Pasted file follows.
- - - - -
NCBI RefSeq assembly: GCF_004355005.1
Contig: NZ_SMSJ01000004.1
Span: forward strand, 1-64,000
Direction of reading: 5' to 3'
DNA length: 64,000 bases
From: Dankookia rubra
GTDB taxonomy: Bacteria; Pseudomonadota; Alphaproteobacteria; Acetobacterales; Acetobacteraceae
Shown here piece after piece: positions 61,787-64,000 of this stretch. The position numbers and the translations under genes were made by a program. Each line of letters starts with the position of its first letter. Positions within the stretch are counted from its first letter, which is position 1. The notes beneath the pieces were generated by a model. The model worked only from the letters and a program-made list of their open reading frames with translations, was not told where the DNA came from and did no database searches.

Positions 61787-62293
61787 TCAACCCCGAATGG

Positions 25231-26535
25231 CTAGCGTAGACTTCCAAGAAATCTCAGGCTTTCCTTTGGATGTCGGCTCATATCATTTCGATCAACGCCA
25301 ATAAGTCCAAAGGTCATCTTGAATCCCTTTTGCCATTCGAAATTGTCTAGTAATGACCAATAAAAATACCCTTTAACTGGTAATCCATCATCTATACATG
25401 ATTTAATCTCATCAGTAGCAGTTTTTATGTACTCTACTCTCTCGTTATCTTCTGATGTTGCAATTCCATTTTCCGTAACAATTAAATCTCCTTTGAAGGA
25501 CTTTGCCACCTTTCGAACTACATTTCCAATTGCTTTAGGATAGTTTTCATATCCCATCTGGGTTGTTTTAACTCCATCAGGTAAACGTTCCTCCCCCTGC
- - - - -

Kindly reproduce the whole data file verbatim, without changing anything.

NCBI RefSeq assembly: GCF_004355005.1
Contig: NZ_SMSJ01000004.1
Span: forward strand, 1-64,000
Direction of reading: 5' to 3'
DNA length: 64,000 bases
From: Dankookia rubra
GTDB taxonomy: Bacteria; Pseudomonadota; Alphaproteobacteria; Acetobacterales; Acetobacteraceae
Shown here piece after piece: positions 61,787-64,000 of this stretch. The position numbers and the translations under genes were made by a program. Each line of letters starts with the position of its first letter. Positions within the stretch are counted from its first letter, which is position 1. The notes beneath the pieces were generated by a model. The model worked only from the letters and a program-made list of their open reading frames with translations, was not told where the DNA came from and did no database searches.

Positions 61787-62293
61787 TCAACCCCGAATGG

Positions 25231-26535
25231 CTAGCGTAGACTTCCAAGAAATCTCAGGCTTTCCTTTGGATGTCGGCTCATATCATTTCGATCAACGCCA
25301 ATAAGTCCAAAGGTCATCTTGAATCCCTTTTGCCATTCGAAATTGTCTAGTAATGACCAATAAAAATACCCTTTAACTGGTAATCCATCATCTATACATG
25401 ATTTAATCTCATCAGTAGCAGTTTTTATGTACTCTACTCTCTCGTTATCTTCTGATGTTGCAATTCCATTTTCCGTAACAATTAAATCTCCTTTGAAGGA
25501 CTTTGCCACCTTTCGAACTACATTTCCAATTGCTTTAGGATAGTTTTCATATCCCATCTGGGTTGTTTTAACTCCATCAGGTAAACGTTCCTCCCCCTGC